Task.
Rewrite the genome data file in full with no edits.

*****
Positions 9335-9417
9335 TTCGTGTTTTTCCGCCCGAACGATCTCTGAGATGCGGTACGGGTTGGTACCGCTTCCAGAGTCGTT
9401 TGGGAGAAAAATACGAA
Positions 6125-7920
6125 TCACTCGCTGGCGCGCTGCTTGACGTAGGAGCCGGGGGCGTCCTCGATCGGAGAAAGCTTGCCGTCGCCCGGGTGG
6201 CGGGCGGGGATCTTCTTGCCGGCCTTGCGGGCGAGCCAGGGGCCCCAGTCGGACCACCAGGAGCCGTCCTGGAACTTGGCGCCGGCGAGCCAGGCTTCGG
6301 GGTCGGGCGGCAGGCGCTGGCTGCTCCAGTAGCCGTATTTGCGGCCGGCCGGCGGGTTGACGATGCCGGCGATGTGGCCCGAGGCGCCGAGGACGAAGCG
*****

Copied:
Positions 9335-9417
9335 TTCGTGTTTTTCCGCCCGAACGATCTCTGAGATGCGGTACGGGTTGGTACCGCTTCCAGAGTCGTT
9401 TGGGAGAAAAATACGAA
Positions 6125-7920
6125 TCACTCGCTGGCGCGCTGCTTGACGTAGGAGCCGGGGGCGTCCTCGATCGGAGAAAGCTTGCCGTCGCCCGGGTGG
6201 CGGGCGGGGATCTTCTTGCCGGCCTTGCGGGCGAGCCAGGGGCCCCAGTCGGACCACCAGGAGCCGTCCTGGAACTTGGCGCCGGCGAGCCAGGCTTCGG
6301 GGTCGGGCGGCAGGCGCTGGCTGCTCCAGTAGCCGTATTTGCGGCCGGCCGGCGGGTTGACGATGCCGGCGATGTGGCCCGAGGCGCCGAGGACGAAGCG